The recent corn price escalation has many cow-calf producers lamenting the cost of corn and its impact on the cost of by-products. Additionally, the cost of grain has an impact on fat cattle prices which has downstream implications on the calf prices we realize in Kentucky. It is great to understand the connections among commodities and their impact on prices we receive. However, cow-calf producers do not need to lose sight of the management practices under their control which directly impact the profitability of their enterprise.
The prices received for cattle, production levels (weaning weight and pregnancy rate) and operating costs work together to determine profitability. More than 60 percent of the cash costs related to cow-calf budgets are related to feeding the cow herd with pasture grazing or stored feeds. Feed supplement and mineral costs also add to the yearly feed/ nutrition portion of the budget. Analysis of low-cost producers has repeatedly revealed that maximizing grazing days and minimizing use of stored forage is an important step to lowering costs and improving profitability. Stockpiling tall fescue coupled with strip grazing is our best way of reducing stored forage needs. Accumulating forage has been particularly difficult in view of this year’s drought. Recent rains coupled with mild temperatures have helped with some fall forage growth. Strip grazing of stockpiled forage will maximize utilization and minimize waste.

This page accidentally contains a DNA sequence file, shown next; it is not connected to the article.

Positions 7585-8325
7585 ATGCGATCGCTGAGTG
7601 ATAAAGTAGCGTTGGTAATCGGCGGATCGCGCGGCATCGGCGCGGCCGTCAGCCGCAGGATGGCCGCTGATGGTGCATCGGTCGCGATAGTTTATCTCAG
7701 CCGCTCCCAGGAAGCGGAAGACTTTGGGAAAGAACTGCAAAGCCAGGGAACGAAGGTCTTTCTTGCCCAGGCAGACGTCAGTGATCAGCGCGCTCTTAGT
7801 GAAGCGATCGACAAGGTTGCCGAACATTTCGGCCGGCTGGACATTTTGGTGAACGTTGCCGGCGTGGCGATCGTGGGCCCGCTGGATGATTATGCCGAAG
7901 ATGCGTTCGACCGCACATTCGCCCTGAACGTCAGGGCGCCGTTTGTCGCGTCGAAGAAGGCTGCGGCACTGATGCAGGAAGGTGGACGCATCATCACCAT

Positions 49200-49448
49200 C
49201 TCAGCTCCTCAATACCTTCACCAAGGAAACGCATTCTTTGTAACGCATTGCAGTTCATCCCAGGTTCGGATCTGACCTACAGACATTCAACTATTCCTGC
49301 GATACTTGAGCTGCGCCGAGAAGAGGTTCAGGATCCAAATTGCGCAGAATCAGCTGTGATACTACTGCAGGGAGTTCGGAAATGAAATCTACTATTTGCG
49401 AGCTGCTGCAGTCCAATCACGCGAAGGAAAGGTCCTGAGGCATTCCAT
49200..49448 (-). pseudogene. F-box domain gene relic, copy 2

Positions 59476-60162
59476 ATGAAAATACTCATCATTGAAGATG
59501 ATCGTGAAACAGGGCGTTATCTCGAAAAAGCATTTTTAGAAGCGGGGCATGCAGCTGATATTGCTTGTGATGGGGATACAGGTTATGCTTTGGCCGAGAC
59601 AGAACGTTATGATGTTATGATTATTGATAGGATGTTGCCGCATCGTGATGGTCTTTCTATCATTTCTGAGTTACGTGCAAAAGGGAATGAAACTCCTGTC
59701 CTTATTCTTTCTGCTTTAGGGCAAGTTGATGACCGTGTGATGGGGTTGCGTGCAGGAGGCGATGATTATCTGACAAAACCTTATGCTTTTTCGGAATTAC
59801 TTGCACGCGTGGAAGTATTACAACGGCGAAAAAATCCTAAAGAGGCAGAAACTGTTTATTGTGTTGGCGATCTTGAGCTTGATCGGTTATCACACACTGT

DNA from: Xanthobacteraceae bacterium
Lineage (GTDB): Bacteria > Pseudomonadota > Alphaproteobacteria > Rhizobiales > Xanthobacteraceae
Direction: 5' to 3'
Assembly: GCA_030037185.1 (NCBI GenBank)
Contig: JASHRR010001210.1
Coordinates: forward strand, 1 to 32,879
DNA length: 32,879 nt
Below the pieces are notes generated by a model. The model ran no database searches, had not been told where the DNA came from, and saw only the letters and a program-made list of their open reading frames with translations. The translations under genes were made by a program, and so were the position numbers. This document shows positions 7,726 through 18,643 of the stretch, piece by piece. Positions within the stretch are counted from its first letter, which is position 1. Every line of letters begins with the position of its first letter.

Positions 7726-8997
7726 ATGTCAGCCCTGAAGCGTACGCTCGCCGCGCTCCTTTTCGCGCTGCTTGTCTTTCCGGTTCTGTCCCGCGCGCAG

Another component of nutritional expenses is purchased feed to supplement pasture or hay. In most cases, green growing forage does not require supplementation. Supplementation of hay or silage is typically reserved for lactating cows or developing heifers. Basing a supplement plan on forage quality via a forage analysis allows more precision and perhaps the knowledge that forage alone could meet a cow’s nutrient requirement. While trying to economize on purchasing feed it is important not to underfeed due to nutrition’s impact on reproduction.
Attention should be given to practices in each category that impacts profitability. Price can be affected by marketing plans and methods, production levels are impacted by management and costs are impacted by purchasing decisions. Having production and financial records allow further examination of your operation’s strengths and weaknesses. Several studies indicate that an important variable separating high and low profit operations is management of input costs. Your local extension service office has several of the tools available to assist in recording financial and production records.
Jerry Little is Boyle County extension agent for agriculture/natural resources.